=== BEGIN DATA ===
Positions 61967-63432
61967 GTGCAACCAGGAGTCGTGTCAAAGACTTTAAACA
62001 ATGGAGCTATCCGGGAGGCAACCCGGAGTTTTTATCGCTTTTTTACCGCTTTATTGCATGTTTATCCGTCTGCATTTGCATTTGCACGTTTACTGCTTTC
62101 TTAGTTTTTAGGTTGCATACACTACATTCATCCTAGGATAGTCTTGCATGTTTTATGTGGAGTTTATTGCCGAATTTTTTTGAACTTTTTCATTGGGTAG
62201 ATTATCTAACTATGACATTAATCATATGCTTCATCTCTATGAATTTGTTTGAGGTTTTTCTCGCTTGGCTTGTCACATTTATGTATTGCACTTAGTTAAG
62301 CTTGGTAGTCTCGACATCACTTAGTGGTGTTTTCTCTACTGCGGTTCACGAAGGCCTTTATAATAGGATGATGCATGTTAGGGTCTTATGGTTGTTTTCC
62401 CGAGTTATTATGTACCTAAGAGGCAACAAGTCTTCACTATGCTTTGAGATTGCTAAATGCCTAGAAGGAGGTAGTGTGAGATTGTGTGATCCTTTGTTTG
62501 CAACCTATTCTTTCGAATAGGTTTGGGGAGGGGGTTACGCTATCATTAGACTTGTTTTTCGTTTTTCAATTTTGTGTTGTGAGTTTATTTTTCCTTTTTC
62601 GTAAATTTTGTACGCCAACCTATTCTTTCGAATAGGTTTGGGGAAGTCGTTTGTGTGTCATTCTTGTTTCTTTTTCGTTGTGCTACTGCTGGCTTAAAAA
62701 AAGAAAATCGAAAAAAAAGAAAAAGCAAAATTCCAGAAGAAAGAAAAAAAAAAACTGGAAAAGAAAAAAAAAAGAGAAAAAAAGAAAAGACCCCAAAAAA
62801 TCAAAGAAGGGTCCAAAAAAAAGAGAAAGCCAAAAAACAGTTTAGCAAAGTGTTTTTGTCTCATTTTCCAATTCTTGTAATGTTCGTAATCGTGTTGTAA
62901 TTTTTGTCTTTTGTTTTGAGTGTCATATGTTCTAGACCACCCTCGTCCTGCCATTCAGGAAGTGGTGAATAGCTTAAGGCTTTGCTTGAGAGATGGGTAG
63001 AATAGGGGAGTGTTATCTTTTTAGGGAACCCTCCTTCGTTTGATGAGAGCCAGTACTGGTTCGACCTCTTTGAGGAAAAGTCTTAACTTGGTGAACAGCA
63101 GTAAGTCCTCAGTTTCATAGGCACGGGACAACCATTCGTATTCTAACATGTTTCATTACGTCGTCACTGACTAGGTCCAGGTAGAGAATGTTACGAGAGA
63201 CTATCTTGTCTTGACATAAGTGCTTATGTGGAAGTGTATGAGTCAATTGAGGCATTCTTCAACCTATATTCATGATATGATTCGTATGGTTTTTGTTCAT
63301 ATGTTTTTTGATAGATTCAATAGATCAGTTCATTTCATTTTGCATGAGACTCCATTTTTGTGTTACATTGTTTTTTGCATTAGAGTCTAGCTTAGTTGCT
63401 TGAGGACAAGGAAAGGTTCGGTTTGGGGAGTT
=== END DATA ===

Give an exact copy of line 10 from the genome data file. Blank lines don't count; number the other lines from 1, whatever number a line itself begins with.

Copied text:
62701 AAGAAAATCGAAAAAAAAGAAAAAGCAAAATTCCAGAAGAAAGAAAAAAAAAAACTGGAAAAGAAAAAAAAAAGAGAAAAAAAGAAAAGACCCCAAAAAA